ABF The Soldiers’ Charity Bike Ride - Sunday 6th September 2015


ABF Bike Ride 2015 - Start

Standing on the start line of this year’s ABF The Soldiers’ Charity Bike Ride at the 5 Bells Pub in Stanbridge, Bedfordshire, five minutes before the first batch of riders were due to start, it was really clear how big the event has become, and what a key fixture in the local sporting calendar it now is, just three years after the inaugural ride. 

500 massed riders made an impressive sight lined up to ride out under the start / finish arch in all their glorious technicolour, and the babble and chat from the excited and enthusiastic riders was a joy to hear. Once again this year the event was blessed with glorious weather, and as the sun streamed down from the morning sky, everyone seemed determined to do their bit for the ABF.

First time eventers on dusty mountain bikes pulled from the depths of the garage lined up alongside experienced and confident club riders, with the Army Cycling Team raring to go on carbon framed racing bikes. At the same time 40 volunteer marshals had already taken their positions along the route, or manned food stations and were eagerly scanning the roads awaiting the arrival of the first riders, ready to cheer them on. The ever-helpful volunteer registration girls had survived the waves of riders collecting their route maps and bike numbers and were just drawing breath before moving on to their next task. The motorbike riders were back, reporting the routes were clear and that 400 route signs, erected the previous day, were all still in place. The two mechanics’ vans and the support vehicles were in position and ready to go. 

ABF Bike Ride 2015 - village lads

Behind the scenes at the pub, the complimentary pig roast had been cooking for hours, waiting to welcome back the weary riders on their return. The medals were ready for every rider taking part to collect, and the photographer was poised and waiting. All that was needed was for the riders to head out on the road and complete either the 26, 35 or 64 mile ride.

 And complete the rides they did. 

The riders puffed and heaved and sweated their way around the routes, and by the time the last rider crept wearily under the finish line late in the afternoon, cheered home by the tireless Army Cadets, over 26,000 miles had been ridden, and an amazing £9,800 had been raised. How fantastic it is that all these people had come together to support the ABF, The Soldiers’ Charity, and had enjoyed a wonderful day into the bargain. Fundraising, profile-raising, participation, enjoyment. Surely this is the face of modern charity work. 

To date the ride has attracted over 1200 cyclists and raised over £27,000 for the charity

 Peter Sage-Passant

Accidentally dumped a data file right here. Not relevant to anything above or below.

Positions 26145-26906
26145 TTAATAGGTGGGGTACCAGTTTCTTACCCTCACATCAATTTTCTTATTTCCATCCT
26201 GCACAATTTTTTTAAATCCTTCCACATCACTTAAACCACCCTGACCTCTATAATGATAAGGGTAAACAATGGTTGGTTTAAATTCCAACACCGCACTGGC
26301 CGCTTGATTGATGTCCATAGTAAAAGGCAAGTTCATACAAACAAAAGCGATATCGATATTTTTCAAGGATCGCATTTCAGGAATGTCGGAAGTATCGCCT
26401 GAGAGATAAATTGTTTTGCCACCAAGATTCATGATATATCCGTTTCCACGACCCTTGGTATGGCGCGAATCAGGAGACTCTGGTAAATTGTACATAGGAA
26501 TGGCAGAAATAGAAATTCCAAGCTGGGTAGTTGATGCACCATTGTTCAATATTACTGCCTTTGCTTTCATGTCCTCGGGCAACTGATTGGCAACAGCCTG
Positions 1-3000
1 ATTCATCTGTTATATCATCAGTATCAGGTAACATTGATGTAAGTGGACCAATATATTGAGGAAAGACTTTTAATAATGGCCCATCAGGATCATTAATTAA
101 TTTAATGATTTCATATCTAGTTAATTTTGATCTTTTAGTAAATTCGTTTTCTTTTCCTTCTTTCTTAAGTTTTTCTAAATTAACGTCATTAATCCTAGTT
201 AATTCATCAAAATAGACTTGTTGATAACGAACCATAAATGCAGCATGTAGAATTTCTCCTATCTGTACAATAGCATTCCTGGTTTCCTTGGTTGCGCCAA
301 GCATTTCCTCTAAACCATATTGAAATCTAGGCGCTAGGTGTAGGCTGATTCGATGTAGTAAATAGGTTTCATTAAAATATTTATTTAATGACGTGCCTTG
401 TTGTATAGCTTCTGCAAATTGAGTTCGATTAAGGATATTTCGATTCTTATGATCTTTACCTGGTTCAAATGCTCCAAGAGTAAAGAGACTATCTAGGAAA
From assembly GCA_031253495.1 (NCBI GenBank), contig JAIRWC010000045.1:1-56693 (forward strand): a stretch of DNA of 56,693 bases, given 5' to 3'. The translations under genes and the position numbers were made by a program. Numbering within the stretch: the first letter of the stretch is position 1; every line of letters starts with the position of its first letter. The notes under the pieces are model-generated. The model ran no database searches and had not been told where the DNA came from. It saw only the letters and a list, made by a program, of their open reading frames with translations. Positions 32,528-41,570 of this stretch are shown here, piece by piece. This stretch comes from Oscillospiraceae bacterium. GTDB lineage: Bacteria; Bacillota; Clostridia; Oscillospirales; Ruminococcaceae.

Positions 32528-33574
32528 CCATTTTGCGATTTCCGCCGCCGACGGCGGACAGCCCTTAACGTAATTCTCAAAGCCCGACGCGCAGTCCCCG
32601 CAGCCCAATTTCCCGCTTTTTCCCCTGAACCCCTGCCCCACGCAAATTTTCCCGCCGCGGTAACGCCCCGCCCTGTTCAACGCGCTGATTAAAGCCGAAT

ABF Bike Ride 2015 - army




Bedfordshire Day - 28th November 2015

Bedfordshire day is a date of celebration of all that is great about our fine county. The History, the Culture... the clangers! It is held every year on 28th November. This is the anniversary of the birth of John Bunyan, a name synonymous with the county.  On behalf of the Friends of Bedfordshire Society we will be flying the Bedfordshire Flag from the Church on 28th November.

Bedfordshire County Council had its coat of arms created in 1951 as part of the Festival of Britain celebrations. The coat of arms became the symbol of the county being placed on many public buildings and signs. The council used the banner of arms as a flag until it was abolished in 2009.  In 2014 The Friends of Bedfordshire Society began a successful campaign to have a slightly updated version of the council's flag registered with the Flag InstituteWhen flying, the top corner, nearest the flagpole, should be gold.  

John Bunyan


John Bunyan was born in 1628 in Harrowden, Bedfordshire. He was the son of Thomas (a tinker) and Margret Bunyan. During his early years he received some schooling where he learned to read and write. At the age of 16 he left home and joined the Parlimentarian army where he stayed for three years. When he left the army he became a tinker and leaned from his father.




Flag design

Bedfordshire FlagThe flag is made up of three main elements which contribute to the overall design of the flag:

The red  and yellow quadrants which come from the coat of arms of the Beauchamp family, who were a family in the county after the Norman conquest. They also constructed Bedford Castle and were granted a barony at Bedford.

The  vertical black stripe which takes the center of the flag containing three shells, or escallops. This comes from the coat of arms of the Duke of Bedford.

The  horizontal blue and white wavy lines. These represent the river Great Ouse which passes through the county.

 The county councils original design was at odds with the apparent Rule of Tincture, showing a white and yellow section next to one another. When the flag was officially recognised for the county it was decided that the blue and white on the left side of the flag should be reversed to make the colours more visible, without changing the character of the flag. Also to add to the contrast, a slightly lighter shade of blue was chosen.

  Coat of ArmsCoat of arms of the Beauchamps, Barons of Bedford


 Coat of Arms Duke of BedfordCoat of arms of the Duke of Bedford



New Village Sign - December 2015